His best season was 2006, when he hit a career-high 23 home runs with a .275 batting average in his debut season in Baltimore. His OPS fell by more than 100 points the following two years, and in 2009 he moved on to Cincinnati.

The writing was on the wall for Hernandez when it became clear who the catcher of the future was.

Matt Wieters (2009-16)

Chuck Norris wears Matt Wieters pajamas. Sliced bread is actually the greatest thing since Matt Wieters. When Matt Wieters is hungry, he snacks on batting doughnuts.

These are just a few examples from the now-defunct Matt Wieters Facts website, dedicated to the greatness of the most highly-rated prospect in Orioles history. The hype surrounding Wieters was neverending from the moment he signed the then-highest bonus in Orioles draft history in 2007.

Wieters was billed as a catcher who could do it all. He was supposed to hit for average and power, frame pitchers better than anybody and had a cannon for an arm. He was Adley Rutschman before Adley Rutschman, and his talents shined in Baltimore for eight largely enjoyable seasons.

While the bat never fully came around - he hit .250 over eight years with Baltimore and never more than 23 home runs in a season - his fielding was superb and his leadership highly valued. He was at the center of several successful playoff teams, quickly becoming one of the most recognizable Orioles of the decade.

The Winner

Starting off with a no-brainer, the Best Oriole of the Century at catcher is Matt Wieters. It was never going to be anyone else.

Longevity alone give Wieters a huge leg up on the competition here. He played 882 games in Baltimore, more than Lopez and Hernandez combined (712). Wieters is also most closely associated with the Orioles while Lopez (Atlanta) and Hernandez (Oakland) are more closely thought of in other uniforms.

Wieters' best season by WAR (5.2 in 2011) also tops Lopez's (4.8 in 2004) and Hernandez's (4.2 in 2006). Team success also weighs heavily in Wieters' favor - no other catcher was atop the team's depth chart during any of the Orioles' winning seasons this century.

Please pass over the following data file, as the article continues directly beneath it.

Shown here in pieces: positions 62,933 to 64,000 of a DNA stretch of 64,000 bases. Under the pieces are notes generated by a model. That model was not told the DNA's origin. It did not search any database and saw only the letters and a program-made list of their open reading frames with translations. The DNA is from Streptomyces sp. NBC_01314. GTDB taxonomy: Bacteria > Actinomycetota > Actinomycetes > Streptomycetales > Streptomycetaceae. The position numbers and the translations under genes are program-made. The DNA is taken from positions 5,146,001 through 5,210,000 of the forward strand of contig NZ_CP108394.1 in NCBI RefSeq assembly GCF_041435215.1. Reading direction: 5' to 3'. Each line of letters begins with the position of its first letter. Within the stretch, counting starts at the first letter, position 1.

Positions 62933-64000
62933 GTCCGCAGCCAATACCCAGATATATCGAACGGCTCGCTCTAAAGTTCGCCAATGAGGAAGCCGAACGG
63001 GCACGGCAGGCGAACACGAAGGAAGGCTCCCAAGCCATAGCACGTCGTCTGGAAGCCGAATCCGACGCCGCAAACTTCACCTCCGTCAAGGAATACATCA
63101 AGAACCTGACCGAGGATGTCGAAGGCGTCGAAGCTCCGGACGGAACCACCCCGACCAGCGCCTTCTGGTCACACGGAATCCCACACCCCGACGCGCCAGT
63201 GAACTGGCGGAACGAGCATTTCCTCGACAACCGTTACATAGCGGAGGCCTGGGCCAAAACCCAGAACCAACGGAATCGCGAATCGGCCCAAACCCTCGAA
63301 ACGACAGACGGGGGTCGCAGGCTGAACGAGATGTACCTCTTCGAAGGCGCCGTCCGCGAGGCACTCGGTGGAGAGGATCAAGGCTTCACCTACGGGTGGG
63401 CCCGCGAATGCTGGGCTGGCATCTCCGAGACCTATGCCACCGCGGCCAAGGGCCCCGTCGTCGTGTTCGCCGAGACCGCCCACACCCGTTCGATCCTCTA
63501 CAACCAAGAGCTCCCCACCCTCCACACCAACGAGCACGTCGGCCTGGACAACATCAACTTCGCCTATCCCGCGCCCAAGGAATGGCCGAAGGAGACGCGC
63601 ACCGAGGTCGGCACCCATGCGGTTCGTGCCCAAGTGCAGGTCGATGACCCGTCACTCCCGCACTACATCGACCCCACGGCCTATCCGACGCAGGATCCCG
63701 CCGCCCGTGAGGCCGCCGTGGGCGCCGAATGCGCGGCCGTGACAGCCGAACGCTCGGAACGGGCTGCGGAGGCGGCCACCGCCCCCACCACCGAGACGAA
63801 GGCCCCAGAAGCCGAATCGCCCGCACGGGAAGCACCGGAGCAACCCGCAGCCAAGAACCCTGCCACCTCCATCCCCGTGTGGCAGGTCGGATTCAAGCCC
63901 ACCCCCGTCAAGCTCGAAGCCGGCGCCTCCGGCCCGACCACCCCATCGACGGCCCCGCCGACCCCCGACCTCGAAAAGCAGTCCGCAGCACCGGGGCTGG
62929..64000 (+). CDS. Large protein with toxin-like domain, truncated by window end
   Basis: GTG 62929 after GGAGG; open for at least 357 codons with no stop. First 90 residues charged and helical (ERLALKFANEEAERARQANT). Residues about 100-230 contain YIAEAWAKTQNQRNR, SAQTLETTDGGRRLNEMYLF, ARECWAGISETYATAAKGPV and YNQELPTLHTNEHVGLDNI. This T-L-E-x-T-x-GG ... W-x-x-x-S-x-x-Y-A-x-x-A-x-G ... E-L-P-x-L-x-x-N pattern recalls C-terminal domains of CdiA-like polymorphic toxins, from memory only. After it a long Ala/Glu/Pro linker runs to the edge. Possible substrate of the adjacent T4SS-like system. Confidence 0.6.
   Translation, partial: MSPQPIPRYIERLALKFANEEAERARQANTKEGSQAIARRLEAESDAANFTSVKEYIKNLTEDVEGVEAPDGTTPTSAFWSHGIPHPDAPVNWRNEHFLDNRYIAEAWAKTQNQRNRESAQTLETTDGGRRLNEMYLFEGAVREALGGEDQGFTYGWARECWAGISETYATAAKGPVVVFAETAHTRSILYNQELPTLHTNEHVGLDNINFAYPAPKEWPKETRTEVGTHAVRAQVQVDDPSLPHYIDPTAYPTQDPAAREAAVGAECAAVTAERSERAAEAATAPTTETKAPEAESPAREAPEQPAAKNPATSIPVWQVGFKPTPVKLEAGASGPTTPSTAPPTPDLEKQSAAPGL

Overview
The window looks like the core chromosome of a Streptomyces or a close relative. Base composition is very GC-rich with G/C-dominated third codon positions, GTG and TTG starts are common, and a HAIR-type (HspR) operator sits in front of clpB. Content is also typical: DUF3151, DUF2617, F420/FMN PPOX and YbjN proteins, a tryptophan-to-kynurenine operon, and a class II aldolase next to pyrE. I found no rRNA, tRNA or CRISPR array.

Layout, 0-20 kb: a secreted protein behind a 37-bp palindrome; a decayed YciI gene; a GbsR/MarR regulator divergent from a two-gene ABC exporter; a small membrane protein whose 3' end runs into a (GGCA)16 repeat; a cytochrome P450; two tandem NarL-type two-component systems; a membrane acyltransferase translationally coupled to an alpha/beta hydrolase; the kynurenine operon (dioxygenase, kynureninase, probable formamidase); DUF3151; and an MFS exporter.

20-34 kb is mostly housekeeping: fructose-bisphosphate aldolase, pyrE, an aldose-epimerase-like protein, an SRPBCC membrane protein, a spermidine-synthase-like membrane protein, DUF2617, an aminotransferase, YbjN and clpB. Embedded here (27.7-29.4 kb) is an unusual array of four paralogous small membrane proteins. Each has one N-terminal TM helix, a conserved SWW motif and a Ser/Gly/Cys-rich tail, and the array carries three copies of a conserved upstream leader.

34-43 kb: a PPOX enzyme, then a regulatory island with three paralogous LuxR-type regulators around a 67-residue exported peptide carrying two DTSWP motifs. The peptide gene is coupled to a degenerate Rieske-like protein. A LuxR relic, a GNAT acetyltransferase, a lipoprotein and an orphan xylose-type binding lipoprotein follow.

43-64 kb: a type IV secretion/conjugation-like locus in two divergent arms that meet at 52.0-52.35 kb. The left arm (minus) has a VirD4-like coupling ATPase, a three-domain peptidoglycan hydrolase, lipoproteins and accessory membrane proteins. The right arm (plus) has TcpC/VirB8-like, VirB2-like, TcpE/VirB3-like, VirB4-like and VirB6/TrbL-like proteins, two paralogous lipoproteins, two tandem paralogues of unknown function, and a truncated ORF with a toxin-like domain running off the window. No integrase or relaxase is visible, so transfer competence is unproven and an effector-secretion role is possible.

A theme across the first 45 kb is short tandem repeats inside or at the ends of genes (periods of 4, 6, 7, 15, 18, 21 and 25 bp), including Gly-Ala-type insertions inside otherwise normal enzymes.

It's impossible to overstate just how much hype surrounded Wieters' arrival in 2009. When he was drafted out of Georgia Tech in 2007, he had as much pedigree as any player to ever enter the organization. Impossible expectations may lead some casual fans to consider his tenure a disappointment - he never became [Minnesota Twins catcher Joe] Mauer with power - but Wieters made four All-Star Games and won two Gold Gloves, while solidifying a position that desperately needed it.

He was one of the faces of the 2012-16 Orioles that led the American League in wins, and he is the easy choice as catcher of the century in Baltimore. 

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Orioles' Chris Davis discusses parenting during the quarantine and what he and his family have been doing to avoid cabin fever

Orioles' Chris Davis discusses parenting during the quarantine and what he and his family have been doing to avoid cabin fever

Chris Davis has been watching a show about tigers during quarantine, except it’s not the popular Tiger King documentary from Netflix as one might suspect.

"The one voice that just haunts me in my dreams is Daniel Tiger. He is a staple in our household and has been for every one of our girls," Davis said in an interview on MLB Network Radio.

The Baltimore Orioles first baseman has not only been spending time with his kids watching Daniel Tiger’s Neighborhood, but Davis discussed how he and his family have been trying to avoid getting cabin fever by getting creative with his three daughters.

"Right now the thing to do is just run. That's literally what they're doing," Davis said. "They're running in circles and laughing, 'Daddy come chase us,' and I'm like, 'Daddy's a little tired right now,' but I do what I can. And Ella, being our oldest, has figured out how to ride a bike without any training wheels, so we're doing a lot of bike riding." 

Davis went on to say that despite the unfortunate circumstances of the coronavirus pandemic, “we understand as a family and just as a baseball family that the best thing for our game, the best thing for our fans and for the safety of everyone is to try and distance ourselves from people.” In the meantime, it seems that Davis is enjoying his time with his family and is looking forward to getting back to baseball.